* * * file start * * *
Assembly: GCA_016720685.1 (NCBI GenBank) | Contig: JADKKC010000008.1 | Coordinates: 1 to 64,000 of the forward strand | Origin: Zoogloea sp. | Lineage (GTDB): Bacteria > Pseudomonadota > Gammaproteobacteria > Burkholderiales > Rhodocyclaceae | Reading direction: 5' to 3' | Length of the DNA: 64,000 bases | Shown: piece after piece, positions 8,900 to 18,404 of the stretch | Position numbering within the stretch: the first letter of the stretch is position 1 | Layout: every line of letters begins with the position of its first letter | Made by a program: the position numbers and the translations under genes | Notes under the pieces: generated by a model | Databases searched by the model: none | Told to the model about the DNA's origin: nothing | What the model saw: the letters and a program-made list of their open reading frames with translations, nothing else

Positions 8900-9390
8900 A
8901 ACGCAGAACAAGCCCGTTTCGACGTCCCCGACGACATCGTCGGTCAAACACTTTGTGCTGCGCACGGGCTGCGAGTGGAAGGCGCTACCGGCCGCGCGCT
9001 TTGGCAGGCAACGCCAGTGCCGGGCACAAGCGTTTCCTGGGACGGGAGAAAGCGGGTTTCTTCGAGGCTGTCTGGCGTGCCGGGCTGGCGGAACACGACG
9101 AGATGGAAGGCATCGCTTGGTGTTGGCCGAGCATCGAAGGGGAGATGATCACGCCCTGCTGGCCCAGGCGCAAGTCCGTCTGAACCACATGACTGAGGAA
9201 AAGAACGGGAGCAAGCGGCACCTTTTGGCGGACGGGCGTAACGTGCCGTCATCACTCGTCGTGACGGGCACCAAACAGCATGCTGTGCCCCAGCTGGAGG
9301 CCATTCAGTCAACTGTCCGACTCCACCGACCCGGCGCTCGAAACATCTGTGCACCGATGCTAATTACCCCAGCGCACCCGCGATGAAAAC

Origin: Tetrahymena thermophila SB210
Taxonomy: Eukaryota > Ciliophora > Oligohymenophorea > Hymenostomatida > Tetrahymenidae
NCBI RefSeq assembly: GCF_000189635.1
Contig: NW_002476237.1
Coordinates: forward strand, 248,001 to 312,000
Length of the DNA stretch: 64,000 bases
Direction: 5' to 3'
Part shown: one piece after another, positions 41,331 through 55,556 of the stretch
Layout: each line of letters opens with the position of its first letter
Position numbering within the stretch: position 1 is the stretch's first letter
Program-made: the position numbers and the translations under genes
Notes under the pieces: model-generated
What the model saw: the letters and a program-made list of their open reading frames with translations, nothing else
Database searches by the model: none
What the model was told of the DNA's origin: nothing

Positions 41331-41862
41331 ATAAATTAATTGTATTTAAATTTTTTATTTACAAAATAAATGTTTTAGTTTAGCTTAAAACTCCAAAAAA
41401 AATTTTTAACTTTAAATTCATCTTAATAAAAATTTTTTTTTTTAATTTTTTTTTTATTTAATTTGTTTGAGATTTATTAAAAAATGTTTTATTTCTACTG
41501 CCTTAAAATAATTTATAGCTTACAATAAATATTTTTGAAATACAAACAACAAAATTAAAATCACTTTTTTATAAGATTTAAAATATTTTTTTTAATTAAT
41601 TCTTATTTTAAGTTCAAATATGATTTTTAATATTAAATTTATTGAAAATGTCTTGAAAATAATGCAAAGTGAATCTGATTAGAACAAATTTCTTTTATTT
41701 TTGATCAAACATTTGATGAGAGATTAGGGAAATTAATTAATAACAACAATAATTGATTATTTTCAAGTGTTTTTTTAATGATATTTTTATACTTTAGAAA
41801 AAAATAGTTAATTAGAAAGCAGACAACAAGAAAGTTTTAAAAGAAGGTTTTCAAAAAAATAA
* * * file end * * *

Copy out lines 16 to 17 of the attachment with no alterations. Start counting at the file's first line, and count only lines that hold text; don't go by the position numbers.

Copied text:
Part shown: one piece after another, positions 41,331 through 55,556 of the stretch
Layout: each line of letters opens with the position of its first letter